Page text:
« Discussion

Should Book Prizes Try Harder to Honor the Underappreciated?

By Dennis Abrams

To no one’s great surprise, two-time Booker Prize winner Hilary Mantel received the top honor at the Costa Book Awards for her novel, Bring Up the Bodies, defeating four other shortlisted titles for the 25,000 pound ($39,400) prize for 2012’s book of the year.  (All five of the shortlisted authors, including Mantel receive a 5,000 pound prize.)

Hillary Mantel added the Costa Book Award to her shelf of prizes this year, inciting a backlash.

Dame Jenni Murray, the judging panel’s chair said that Mantel was a unanimous winner and that her book stood “more than head and shoulders on stilts above the rest.”

Even so, not everyone was thrilled at the prospect of Mantel snagging yet another award.  Two days before the award ceremony, Susanna Rustin, writing in The Guardian, said of Mantel”

“Her achievement is immense, but this week I’m hoping she doesn’t win.  Britain’s big literary prizes are spaced out to give each a share of publicity.  Most years judges choose different books, each of whom can expect a boost in interest and sales.  The point of prizes is to award excellence, but different judgments and criteria mean there is rarely too much consensus, no single ‘book of the year.’

Mantel’s current dominance is an anomaly, but it seems to fit a literary landscape in which increasingly the giants (EL James, JK Rowling, Julia Donaldson, Jamie Oliver) reach untouchable heights while the middle is squeezed as ever before and the bottom has fallen out as publishers trim costs…The four other books on the Costa shortlist have racked up fewer than 30,000 sales between them.  Mantel has sold 240,000 copies of Bring Up the Bodies in hardback, and 740,000 of Wolf Hall

Mantel’s Booker double was deserved and had special resonance…But she doesn’t need the Costa, and its award to her would not serve readers well…”

And after the award was given, Robert McCrum, also writing in The Guardian, bemoaned that fact that “It’s an outcome that says a lot about the Costa prize, even more about the hard times in which Bring Up the Bodies has been published, but perhaps most of all about British literary culture in the age of the Kindle.

“A middlebrow triumph in a distinctly odd middlebrow prize by a dedicated writer who has struck a chord with the British reading public in a way that few English novelists have, this will certainly score a footnote in the history of early 21st century British fiction…This novel is nothing if not reassuring…First it takes one of medieval England’s greatest thrillers and gives it a clever contemporary spin. Mixed with sharp, modern dialogue, the narrative exploits the historic present to give an essentially hardcore historical novel some extra literary pizzazz…Whether it will be read as anything more than a fascinating curiosity in years to come is another matter.  Posterity is generally rather unkind towards crowd-pleasing prizewinners. And this is a prizewinner with knobs on.”

But in her acceptance speech, Mantel said that she was “not going to apologize” for winning yet another award, adding “I’m happy and I shall make it my business to try to write more books that will be worth more prizes.”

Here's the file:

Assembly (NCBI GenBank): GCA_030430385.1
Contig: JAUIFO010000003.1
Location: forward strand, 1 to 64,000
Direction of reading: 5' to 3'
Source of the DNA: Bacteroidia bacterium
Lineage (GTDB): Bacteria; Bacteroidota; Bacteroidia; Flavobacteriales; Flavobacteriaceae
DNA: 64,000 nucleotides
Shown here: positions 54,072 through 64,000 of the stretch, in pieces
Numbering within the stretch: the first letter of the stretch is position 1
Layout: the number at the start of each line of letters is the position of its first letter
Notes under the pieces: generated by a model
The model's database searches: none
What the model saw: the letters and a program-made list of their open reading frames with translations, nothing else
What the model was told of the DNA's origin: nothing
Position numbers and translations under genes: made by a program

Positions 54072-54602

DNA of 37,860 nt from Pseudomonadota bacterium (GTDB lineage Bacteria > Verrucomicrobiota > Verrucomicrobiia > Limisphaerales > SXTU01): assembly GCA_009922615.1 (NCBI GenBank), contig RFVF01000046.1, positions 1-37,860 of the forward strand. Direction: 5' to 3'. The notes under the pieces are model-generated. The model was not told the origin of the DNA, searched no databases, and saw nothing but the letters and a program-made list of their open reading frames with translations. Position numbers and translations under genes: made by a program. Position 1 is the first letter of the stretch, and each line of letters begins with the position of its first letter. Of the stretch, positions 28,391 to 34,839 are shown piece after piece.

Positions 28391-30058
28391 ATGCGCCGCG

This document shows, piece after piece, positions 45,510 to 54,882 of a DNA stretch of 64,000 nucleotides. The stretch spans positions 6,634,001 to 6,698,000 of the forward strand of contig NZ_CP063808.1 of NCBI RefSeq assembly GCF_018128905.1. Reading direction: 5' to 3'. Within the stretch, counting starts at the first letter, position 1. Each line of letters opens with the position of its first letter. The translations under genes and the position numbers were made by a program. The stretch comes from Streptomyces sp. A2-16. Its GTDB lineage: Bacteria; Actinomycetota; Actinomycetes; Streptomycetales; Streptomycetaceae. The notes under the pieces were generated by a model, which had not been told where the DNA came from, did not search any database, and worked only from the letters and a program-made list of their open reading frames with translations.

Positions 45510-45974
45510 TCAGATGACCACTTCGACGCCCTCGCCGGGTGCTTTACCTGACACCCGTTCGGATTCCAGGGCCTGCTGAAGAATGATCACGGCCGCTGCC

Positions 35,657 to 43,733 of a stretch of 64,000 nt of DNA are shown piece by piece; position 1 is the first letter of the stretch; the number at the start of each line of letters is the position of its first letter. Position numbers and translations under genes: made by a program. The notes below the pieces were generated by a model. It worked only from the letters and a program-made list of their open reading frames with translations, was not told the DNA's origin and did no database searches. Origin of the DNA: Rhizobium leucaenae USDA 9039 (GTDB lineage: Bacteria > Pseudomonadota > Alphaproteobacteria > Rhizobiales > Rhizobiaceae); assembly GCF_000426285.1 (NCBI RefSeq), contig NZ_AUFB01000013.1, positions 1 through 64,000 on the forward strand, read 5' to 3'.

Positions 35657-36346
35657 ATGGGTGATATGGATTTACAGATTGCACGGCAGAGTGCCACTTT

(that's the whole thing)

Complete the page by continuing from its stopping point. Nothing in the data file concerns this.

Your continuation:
So tell us, should book prizes try harder to honor the underappreciated? Or, when they are timed accordingly, as they are in the UK, to at least spread the love a little?

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4 Comments

  1. Posted January 31, 2013 at 4:30 am | Permalink

    This author has obviously written a terrific book, which I have yet to read, and it it is the best in each competition than she should win. I congratulate her . She is quite right to go on to write more and hope to win more.
    Perhaps the solution is to share the prize money out over more competitions or sub-competitions each with different criteria restricting the type of book allowed to enter. Surely this is not difficult to oganise. Am I missing something here?

  2. Alison Finch
    Posted January 31, 2013 at 5:40 am | Permalink

    The prize for the best book should go to….er….the best book, in the judges opinion. If that happens to be the same book in one year, then other writers should up their game. In my job I read a lot of really truly awful material that ought not to have been published in the first place. When a wonderful novel like Bring Up The Bodies comes along, it is a rather marvellous thing and she deserves all the plaudits – and prizes – she can get.

  3. Posted January 31, 2013 at 7:27 am | Permalink

    She deserves all the plaudits undoubtedly, but how many flowers are born to blush unseen?

  4. Christina
    Posted January 31, 2013 at 4:46 pm | Permalink

    If it’s truly a good book, then by all means she gets the prize. It’s quite frustrating to pick up a book that has won some award, start reading it and find out it’s terrible. Not everyone is a great author and, thus, not everyone deserves a ribbon.

    However, if they are only selecting her book because it is popular, fit’s their beliefs, offends the right people while insulting the others because it fits with current group think, or any other “not a good book” reason, then by all means fire the board determining who gets the prize.

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